Bertha Benz: How the World’s First Car Theft Jump Started the Auto Industry

Bertha Benz, public domain.

Bertha Benz, public domain.

She left a note for her husband on the table.

It was early in the morning of August 5, 1888, and her husband was still sleeping. She purposely didn’t mention her means of transportation. Bertha Benz just wrote that she and their two sons, Eugen and Richard, had already left to visit Pforzheim, Germany, 90 km (55 miles) away. It wasn’t until Carl Benz (of Mercedes-Benz fame) checked the workshop in his factory that he realized his family hadn’t taken the train.

His new invention was gone.

As one recent German documentary pointed out, Bertha had just committed the world’s first car theft. But this was a true crime we can all stand up and cheer for.

Wanted: Bertha Benz for Grand Theft Auto

Bertha Benz Made the First Road Trip in the History of the Automobile

What Bertha did was a pioneering undertaking. Her husband Carl was a brilliant engineer and had designed the world’s first automobile in 1885. Bertha believed in the importance of his invention. But Carl didn’t have good business acumen and his product wasn’t going anywhere.

The Benz Patent Motor Car Model III, which Bertha drove.

The Benz Patent Motor Car Model III, which Bertha drove. Public domain.

Bertha knew instinctively what every modern business knows today: Marketing a product requires different skills than designing one. The only thing lacking was the definite proof that the vehicle was reliable and could also master long-distance routes. And Bertha had a great marketing idea: She and her sons would drive the car from Mannheim to Pforzheim and show the world what it could do.

Inventing Brake Lining

Bertha Benz with her sons Eugen and Richard during the long-distance journey from Mannheim to Pforzheim with the Benz Patent Motor Car in 1888. Reconstructed scene (push-starting the car) on celebrating the 100th anniversary of the motor vehicle’s first long-distance journey.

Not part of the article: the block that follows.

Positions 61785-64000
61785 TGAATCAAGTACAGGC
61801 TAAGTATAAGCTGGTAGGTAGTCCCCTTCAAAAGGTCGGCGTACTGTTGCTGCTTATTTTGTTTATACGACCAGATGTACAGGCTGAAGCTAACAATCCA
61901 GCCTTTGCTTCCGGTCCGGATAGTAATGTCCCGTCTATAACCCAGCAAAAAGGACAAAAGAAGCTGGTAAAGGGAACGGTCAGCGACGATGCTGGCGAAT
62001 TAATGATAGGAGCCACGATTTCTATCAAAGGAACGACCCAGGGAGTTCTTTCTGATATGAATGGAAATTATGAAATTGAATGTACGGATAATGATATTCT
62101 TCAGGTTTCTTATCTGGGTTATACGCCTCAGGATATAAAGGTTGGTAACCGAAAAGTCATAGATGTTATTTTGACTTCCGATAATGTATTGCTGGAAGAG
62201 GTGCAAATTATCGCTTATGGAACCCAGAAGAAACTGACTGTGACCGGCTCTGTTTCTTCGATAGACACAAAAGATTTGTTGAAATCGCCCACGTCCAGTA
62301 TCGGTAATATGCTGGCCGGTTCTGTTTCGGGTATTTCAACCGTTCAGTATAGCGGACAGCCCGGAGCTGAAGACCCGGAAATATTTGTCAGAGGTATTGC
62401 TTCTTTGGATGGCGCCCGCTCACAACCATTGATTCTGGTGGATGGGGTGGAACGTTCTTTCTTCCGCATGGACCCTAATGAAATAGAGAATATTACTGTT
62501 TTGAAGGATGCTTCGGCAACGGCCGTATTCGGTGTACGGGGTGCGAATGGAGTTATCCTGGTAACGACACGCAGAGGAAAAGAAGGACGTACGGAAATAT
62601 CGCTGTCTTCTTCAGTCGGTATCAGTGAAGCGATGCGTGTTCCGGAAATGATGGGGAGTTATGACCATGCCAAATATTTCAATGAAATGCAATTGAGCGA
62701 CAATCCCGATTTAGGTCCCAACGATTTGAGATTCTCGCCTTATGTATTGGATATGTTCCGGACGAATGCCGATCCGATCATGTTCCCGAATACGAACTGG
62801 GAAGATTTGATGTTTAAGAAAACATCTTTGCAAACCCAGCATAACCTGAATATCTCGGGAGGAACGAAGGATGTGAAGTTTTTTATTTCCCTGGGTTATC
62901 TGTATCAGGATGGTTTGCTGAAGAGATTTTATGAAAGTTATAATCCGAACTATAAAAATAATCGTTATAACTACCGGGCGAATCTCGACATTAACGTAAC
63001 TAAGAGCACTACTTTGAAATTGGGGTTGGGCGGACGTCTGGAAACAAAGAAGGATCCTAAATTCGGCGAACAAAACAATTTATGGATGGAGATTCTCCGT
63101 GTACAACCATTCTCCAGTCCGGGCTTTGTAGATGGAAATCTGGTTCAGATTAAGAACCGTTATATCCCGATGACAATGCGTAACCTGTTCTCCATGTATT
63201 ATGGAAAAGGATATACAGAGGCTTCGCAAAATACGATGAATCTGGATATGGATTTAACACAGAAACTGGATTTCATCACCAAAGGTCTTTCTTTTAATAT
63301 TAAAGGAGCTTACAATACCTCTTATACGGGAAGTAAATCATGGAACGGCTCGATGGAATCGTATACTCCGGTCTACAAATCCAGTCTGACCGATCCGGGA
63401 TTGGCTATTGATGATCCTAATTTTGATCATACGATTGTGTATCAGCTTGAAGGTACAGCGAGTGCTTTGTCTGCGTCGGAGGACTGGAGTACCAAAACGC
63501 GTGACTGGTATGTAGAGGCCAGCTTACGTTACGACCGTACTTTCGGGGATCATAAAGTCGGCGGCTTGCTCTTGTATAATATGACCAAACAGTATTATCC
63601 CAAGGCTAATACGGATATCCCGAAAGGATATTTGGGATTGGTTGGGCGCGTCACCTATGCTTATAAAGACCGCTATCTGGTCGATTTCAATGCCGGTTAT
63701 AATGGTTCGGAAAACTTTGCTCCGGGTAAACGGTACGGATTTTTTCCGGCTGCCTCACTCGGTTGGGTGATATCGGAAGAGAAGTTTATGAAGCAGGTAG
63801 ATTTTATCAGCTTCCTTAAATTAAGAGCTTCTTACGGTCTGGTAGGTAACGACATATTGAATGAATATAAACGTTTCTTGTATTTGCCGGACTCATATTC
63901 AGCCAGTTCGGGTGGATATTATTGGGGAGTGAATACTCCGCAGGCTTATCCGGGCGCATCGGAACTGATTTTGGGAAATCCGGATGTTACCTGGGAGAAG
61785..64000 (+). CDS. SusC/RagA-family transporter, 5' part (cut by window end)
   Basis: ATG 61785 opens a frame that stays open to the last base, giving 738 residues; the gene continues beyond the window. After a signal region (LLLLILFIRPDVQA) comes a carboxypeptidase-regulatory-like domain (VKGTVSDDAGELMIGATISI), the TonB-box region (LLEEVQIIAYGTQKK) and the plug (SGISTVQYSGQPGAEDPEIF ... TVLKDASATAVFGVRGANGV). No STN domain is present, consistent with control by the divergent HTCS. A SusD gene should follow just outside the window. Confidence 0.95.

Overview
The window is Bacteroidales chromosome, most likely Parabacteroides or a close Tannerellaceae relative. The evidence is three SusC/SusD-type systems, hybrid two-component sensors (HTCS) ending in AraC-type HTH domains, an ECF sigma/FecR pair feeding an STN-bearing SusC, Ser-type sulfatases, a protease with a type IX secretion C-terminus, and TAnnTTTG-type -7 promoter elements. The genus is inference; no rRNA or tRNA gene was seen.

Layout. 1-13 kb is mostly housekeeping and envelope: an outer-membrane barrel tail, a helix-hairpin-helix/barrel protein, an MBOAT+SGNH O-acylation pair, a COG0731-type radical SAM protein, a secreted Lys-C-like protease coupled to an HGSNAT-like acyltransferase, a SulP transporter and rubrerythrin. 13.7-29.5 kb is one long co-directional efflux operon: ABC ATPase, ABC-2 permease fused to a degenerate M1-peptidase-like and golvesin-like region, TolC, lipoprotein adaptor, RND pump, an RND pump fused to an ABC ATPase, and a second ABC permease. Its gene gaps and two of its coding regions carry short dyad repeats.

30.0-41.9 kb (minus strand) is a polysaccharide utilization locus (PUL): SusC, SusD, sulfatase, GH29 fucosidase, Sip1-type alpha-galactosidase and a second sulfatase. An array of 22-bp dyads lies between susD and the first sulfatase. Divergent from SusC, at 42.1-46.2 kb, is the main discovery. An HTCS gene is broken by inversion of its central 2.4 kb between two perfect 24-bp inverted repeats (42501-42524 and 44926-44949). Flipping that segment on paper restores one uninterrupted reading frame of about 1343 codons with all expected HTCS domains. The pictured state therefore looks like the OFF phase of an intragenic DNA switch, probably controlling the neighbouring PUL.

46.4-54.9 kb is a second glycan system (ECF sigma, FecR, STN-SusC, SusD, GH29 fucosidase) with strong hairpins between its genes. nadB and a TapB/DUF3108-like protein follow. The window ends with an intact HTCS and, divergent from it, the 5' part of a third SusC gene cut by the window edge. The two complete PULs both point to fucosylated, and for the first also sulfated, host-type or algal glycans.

Bertha Benz with her sons Eugen and Richard during the long-distance journey from Mannheim to Pforzheim with the Benz Patent Motor Car in 1888. Reconstructed scene (push-starting the car) on celebrating the 100th anniversary of the motor vehicle’s first long-distance journey. Courtesy of the Daimler Corp.

Bertha Benz and her sons pushed the car out of the workshop and started it only after it was out of Carl’s earshot. Once on the road, the threesome had to conquer novel problems. It made about 9 mph. At 2.5 horsepower, the car wasn’t strong enough to climb steep gradients and they had to get out to push it. Going downhill, the car burnt out the brake shoes, but Bertha knew what to do. She stopped off at a cobbler and asked him to fit the brake shoes with a leather lining. In so doing Bertha Benz became the inventor of brake lining.

Bertha Benz and her sons Eugen and Richard during their long-distance journey in August 1888 with the Benz Patent Motor Car. Contemporary portrayal of filling up at the pharmacy in Wiesloch, the “world’s first gas station.”

Bertha Benz and her sons Eugen and Richard during their long-distance journey in August 1888 with the Benz Patent Motor Car. Contemporary portrayal of filling up at the pharmacy in Wiesloch, the “world’s first gas station.”
Courtesy of the Daimler Corp.

World’s First Gas Station

She underestimated how far the fuel would bring them, but it wasn’t a big problem. Pharmacies sold fuel back then. Bertha Benz bought gas several times along the way. She made her first fuel purchase at the Stadtapotheke (City Pharmacy) in Wiesloch, Germany, and it still proudly displays a sign that it’s the first gas station in the world.

"The 'Stadtapotheke' is famous as the 'first gas station in the world.' Bertha Benz bought gasoline here for the first time in 1888 on her drive from Mannheim to Pforzheim."

“The ‘Stadtapotheke’ is famous as the ‘first gas station in the world.’ Bertha Benz bought gasoline here for the first time in 1888 on her drive from Mannheim to Pforzheim.”

In Wiesloch, people gathered around the vehicle to express their amazement. “Holy sandbag,” a green grocer is purported to have yelled out. “That’s a woman up there!”

Bertha and her sons telegrammed Carl along the way to let him know they were alright. They arrived safely in Pforzheim by dusk and returned to Mannheim several days later.

The world's first gas station: Wiesloch's Stadtapothe today.

The world’s first gas station: Wiesloch’s Stadtapothe today.

 How Bertha’s Drive Changed History